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Jordan Spieth: Chasing Perfection-Attaining Excellence

History eluded Jordan Spieth on Monday, but his play at the British Open solidified his standing as a transcendent player in this or any other era.

Brian Spurlock-USA TODAY Sports

The distance between the Brookhaven Country Club in Farmers Branch, where Jordan Spieth first learned to swing a club, and the Colonial Country Club, home to the legendary Ben Hogan, is only 10.5 miles down I-30E.

Monday Spieth attempted to narrow the gap even more by joining Hogan as the only golfers to win their first three Grand Slam events of the year.

Hogan accomplished the feat 62 years ago, when the idea of a Grand Slam was impossible. The PGA tournament and the British Open overlapped that year so Hogan had to settle for winning  "Hogan's Triple Crown."

Spieth's run at the record book fell inches short on #18 Monday afternoon at St. Andrews, but he reinforced his position as a dominant force in the game.

Apparently  the 21year old Spieth (he turns 22 next week), is human after all. His putter disappeared in stretches, which allowed Zach Johnson to capture his 2nd career major.

Spieth turned pro in December of 2012, and already his tour winnings, combined with endorsements, is fast approaching $50 million. How weird is it to know that before your 22nd birthday, your financial security assured, you can now concentrate on building your legacy?

That legacy construction is off to one helluva start. Jordan is 37 under par for his 12 rounds in the three Majors. Louis Oosthuizen is next at 23 under par. 10 of his 12 rounds have been 70 or under. He essentially has spent every one of the 12 rounds on the first page of the leaderboard, ordinarily a mentally suffocating situation. He embraced and fed off the pressure.

4-Putt: Disaster Turned into an Opportunity

Watching Jordan 4-putt #8 on Monday was one of the most painful sporting moments I have ever witnessed. I totally identified with his plight.  Just last September I had a 4-putt green in tournament as well.

I get it.

Well, maybe Spieth had a little more on the line Monday than I did in the Bluebonnet Cup, but hey, I feel his pain.

Every golfer 4-putts. It's inevitable. But Spieth's mental discipline is so far beyond his age that it defies imagination. He followed that disaster with two straight birdies, displaying perhaps his finest trait as a golfer - the ability to bury the past while walking from green to tee.

During this 2015 run in the Majors, 14 times Jordan has followed up a bogey or double with a birdie. He showed his humanity when he wasn't able to perform the trick a 15th time on the last hole, but the ability to erase mistakes from the memory bank seems to be a part of his golfing DNA.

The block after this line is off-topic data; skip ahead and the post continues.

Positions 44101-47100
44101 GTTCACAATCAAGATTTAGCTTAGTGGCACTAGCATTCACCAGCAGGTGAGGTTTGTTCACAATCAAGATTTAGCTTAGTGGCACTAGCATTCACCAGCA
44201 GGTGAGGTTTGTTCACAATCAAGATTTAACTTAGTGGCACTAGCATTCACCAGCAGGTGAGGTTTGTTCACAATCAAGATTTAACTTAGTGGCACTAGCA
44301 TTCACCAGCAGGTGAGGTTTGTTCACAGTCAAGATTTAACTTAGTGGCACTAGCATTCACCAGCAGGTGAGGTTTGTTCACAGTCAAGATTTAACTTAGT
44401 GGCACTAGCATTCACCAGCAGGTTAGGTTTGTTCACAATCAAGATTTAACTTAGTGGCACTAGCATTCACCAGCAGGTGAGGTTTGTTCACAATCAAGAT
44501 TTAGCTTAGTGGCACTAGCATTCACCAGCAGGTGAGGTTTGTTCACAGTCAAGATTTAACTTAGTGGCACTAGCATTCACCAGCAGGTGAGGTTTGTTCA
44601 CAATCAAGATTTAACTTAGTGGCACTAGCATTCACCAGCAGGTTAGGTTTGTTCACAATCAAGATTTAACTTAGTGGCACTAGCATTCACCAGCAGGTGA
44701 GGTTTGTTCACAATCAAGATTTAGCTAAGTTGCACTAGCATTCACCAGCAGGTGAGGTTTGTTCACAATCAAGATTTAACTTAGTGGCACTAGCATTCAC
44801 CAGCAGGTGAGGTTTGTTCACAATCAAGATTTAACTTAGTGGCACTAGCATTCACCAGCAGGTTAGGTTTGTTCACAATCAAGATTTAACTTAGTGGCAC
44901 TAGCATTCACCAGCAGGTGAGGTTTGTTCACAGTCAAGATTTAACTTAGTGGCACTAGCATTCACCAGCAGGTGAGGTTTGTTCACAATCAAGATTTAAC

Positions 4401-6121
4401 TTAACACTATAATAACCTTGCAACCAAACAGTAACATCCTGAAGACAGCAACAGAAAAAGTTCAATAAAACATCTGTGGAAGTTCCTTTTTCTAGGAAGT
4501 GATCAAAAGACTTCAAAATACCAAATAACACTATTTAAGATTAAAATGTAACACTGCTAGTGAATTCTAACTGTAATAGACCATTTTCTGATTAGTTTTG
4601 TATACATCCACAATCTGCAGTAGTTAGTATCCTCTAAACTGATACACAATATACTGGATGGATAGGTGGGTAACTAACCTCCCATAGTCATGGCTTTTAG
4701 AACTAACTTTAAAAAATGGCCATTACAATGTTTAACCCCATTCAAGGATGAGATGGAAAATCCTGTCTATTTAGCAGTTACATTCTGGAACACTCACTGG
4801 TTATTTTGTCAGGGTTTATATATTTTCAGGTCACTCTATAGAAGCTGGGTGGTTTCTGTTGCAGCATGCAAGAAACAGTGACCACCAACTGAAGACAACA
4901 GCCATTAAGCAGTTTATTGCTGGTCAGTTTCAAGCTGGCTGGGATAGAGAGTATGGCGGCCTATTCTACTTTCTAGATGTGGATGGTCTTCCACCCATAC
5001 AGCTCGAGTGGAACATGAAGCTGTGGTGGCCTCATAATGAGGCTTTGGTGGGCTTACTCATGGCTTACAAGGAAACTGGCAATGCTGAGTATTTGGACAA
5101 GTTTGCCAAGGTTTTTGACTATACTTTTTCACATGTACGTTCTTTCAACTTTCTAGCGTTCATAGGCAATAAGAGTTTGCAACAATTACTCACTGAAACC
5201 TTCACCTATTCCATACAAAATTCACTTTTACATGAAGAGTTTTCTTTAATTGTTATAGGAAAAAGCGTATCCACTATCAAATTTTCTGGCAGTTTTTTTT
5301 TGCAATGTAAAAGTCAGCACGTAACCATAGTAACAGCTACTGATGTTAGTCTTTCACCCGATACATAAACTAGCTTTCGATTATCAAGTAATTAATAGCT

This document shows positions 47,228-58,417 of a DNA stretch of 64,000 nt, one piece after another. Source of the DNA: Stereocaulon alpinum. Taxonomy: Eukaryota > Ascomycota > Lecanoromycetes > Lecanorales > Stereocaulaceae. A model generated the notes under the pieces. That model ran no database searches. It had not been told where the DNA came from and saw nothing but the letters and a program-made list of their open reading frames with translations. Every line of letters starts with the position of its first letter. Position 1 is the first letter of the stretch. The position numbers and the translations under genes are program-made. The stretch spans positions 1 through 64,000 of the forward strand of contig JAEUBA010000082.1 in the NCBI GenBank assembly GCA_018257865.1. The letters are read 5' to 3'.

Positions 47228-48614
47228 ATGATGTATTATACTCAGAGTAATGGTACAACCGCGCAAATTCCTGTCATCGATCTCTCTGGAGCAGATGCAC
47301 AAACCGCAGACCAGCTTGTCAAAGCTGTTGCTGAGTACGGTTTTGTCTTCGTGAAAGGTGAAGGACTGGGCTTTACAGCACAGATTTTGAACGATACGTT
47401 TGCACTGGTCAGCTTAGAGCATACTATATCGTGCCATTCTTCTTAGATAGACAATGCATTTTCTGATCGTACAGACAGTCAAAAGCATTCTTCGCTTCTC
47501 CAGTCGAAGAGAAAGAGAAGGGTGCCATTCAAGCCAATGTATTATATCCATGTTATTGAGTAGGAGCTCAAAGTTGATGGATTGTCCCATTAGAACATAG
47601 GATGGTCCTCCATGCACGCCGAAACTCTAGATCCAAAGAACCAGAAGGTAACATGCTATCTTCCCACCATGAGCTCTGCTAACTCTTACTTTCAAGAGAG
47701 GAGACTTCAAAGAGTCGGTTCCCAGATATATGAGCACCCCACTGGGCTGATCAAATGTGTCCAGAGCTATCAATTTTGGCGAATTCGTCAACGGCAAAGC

Sometimes Golf Can Be A Team Game

Jordan Spieths' interview after the British Open revealed his holistic view of his game.

Although we came in wanting to be two shots better than what we finished, with everything that went on this week and the momentum we came in with it, yeah, I'm very pleased with the way we battled," said Spieth."

And more,

"I just made a mental mistake on No. 8, and it seemed to have cost me as well on 18, just not giving myself a chance. ... I just wish I had given myself a little better opportunity."

Taking responsibility for his own actions, but making it clear that he is not getting into the position to perform all by himself.

For decades, the rules for caddies on the PGA tour were simple.

"Show up. Keep up. Shut up."

No longer. The stakes are much higher. Spieth leads the PGA with a scoring average of 68.84 per round. Martin Flores is 78th on the list at 70.84.

Two strokes a round. A top caddy is worth his weight in Titleist Pro V-1 golf balls.

37-year old Michael Greller played golf at the small college level and was making a little extra money when he picked up the 17-year old Spieth's bag at the 2011 Junior Amateur.  He screwed up his first task. Greller gave Spieth the yardage for his 2nd shot on the first hole. Only trouble was they started on #10.

Spieth got over it, and had Greller on his bag for other elite amateur events. When Jordan turned pro, he took some flak for hiring an amateur on his bag when plenty of seasoned pros were lining up to work for him, but that didn't matter. Their working relationship was all that mattered.

Both men agree that Greller is more than a sounding board. Spieth trusts Greller implicitly. They talk all the time - good shots, bad shots, indifferent -- they are analyzing what happened and what needs to happen next. Spieth said Greller was a calming influence after his double bogey on #17 on the last day of the U.S. Open. Greller let him blow off steam, didn't give him a pep talk, but kept it business as usual on the way to 18.

Think Dustin Johnson, who went 75-75 the last two rounds of the British Open -- with his brother on the bag -- couldn't use a little more help from his caddy.

There is a great quote from the late Vince Lombardi. It is from right after he took over the Green Bay Packers.

"Gentlemen, we are going to relentlessly chase perfection, knowing full well we will not catch it, because nothing is perfect. But we are going to relentlessly chase it, because in the process we will catch excellence. I am not remotely interested in just being good."

Neither is Jordan Spieth